Also, it should be noted that the Seychelles Islands in the Indian Ocean recently declared that their tourist capacity had been reached and announced a prohibition on future increases. Ecuador set a limit for the Galapagos Island national Park of 12 000 visitors/year in 1973; raised it to 25 000 in 1982 but actually allowed 47 000 in 1990. Everglades National Park (Florida, USA) was unable to set a carrying-capacity for the fishery in Florida Bay, so banned it completely.
Figure 4.2 Carrying Capacity and Tourist-Resident Relationships Source: Murphy (1983)
|BOX 4.3 - METHODS OF CONTROL FOR LOWERING VISITOR IMPACT|
|The following visitor control measures may be employed to reduce visitor impacts and/or increase carrying capacity at coastal and marine national parks and reserves (created by participants of the Third International Seminar on Marine Parks).|
|1. Concessions: Control numbers/activities by limits on concessionaires (lodging/ meal facilities, tour operators, etc.).|
|2. Time separation: Includes seasonal closure and time intervals.|
|3. User fees: Controls numbers by “ability to pay” the fee.|
|4. Speed limits: Also engine horsepower, size and type of craft.|
|5. Activity restriction: e.g., no spearfishing, jet-skiing, etc.|
|6. Access restriction: Special places (zones) and time periods.|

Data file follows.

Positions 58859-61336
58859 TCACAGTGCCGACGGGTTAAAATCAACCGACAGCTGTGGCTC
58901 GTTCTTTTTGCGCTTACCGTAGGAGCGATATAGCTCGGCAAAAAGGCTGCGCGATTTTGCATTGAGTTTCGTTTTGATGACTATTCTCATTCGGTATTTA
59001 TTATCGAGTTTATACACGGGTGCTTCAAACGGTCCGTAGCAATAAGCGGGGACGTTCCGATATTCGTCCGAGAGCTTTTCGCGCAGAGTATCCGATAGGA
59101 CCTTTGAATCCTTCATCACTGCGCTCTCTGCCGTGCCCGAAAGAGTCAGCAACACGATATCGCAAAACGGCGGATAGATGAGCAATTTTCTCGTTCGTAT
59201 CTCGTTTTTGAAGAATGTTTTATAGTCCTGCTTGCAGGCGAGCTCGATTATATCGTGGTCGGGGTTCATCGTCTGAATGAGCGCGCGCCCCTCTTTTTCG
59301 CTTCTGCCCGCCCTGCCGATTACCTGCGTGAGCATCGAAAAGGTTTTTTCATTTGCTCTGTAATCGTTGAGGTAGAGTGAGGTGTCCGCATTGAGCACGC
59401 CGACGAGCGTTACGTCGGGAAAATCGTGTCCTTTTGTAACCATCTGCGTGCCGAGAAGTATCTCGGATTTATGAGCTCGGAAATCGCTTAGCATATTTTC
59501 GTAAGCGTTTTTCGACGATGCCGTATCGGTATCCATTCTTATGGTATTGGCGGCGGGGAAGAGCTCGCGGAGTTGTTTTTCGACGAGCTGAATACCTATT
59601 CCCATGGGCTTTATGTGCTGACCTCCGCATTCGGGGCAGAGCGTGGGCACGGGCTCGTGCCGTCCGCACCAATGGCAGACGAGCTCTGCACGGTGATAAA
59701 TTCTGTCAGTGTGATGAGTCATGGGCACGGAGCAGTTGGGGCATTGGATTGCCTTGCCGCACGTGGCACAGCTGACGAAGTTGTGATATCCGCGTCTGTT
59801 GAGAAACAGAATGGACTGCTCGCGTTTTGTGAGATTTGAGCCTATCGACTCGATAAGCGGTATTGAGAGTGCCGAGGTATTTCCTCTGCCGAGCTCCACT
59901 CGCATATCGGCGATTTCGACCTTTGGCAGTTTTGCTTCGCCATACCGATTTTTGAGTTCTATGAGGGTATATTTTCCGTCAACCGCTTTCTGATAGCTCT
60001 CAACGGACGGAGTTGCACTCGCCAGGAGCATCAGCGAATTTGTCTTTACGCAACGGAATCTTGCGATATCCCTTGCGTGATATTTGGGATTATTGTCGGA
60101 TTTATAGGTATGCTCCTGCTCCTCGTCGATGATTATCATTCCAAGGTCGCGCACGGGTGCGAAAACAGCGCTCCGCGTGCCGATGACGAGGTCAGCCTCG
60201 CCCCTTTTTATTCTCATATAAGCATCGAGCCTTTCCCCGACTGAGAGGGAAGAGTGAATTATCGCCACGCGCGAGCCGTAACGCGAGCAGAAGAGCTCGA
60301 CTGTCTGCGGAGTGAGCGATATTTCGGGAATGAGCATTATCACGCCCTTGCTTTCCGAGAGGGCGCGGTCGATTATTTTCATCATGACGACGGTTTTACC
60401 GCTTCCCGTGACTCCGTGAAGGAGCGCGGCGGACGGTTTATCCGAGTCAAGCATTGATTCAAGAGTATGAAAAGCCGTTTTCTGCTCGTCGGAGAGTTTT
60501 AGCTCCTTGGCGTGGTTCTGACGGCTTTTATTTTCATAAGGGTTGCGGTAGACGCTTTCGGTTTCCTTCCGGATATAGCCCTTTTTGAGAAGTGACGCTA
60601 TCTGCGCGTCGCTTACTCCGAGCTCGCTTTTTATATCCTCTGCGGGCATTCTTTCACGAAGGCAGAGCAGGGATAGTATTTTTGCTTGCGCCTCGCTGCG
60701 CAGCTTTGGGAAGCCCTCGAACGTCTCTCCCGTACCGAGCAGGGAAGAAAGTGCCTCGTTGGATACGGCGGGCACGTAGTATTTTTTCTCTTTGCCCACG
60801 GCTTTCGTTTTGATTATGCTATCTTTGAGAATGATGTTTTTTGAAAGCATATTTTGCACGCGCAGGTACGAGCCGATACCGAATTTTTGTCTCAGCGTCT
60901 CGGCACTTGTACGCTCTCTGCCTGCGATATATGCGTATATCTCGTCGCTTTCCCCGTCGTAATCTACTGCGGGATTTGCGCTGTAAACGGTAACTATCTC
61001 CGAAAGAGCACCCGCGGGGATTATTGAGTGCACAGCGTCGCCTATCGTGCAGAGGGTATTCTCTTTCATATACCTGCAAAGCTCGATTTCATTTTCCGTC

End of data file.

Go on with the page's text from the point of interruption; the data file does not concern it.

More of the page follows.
|7. Zoning: For assigning specific uses to specific areas; this is considered the most fundamental measure, always to be done.|
|8. Quotas: Numerical limits on visitors; the most direct method.|
|1. Signage/exhibits: For directions and education/awareness.|
|2. Trails/routings: Surface or underwater to guide visitors.|
|3. Mooring buoys: Reduce anchor damage, provide positioning, and control numbers of boats on a site.|
|4. Ramps and docks : Limit launchings, provide orientation.|
|5. Guides: Guidebooks, brochures, enhance visitor awareness.|
|6. Transport: Special interpretive craft (subs, glass bottoms).|
|7. Dry observatory: View of nature without entering the water.|
|8. Artificial habitat: Enhances nature and attracts visitors.|
|Source: Adapted from Clark (1991c)|
Many marine parks, particularly coral reef parks, are installing special boat moorings in visited areas and discouraging visitors from free-anchoring. In this way, the visiting boats can be limited in number and located appropriately - when the time comes for control. Looe Key Marine Sanctuary (Florida, USA), with 52 such moorings, is a good example of this approach.
After considerable study, Costa Rica has set limits on the number of tourists that can visit sea turtle nesting beaches; for example - 25 per night at Nancite Beach (Santa Rosa National Park), to protect seabirds; Queensland (Australia) limits beach occupancy to 100 persons at Michelmas Cay.
Its advocates hope that through “ecotourism”, the more rapacious resource activities, such as clear-cutting of mangroves, mining of coral reefs, and hunting of endangered species, can be discourgaed in favour of the lighter footprint of selective tourism - much of it directed to national parks and nature reserves.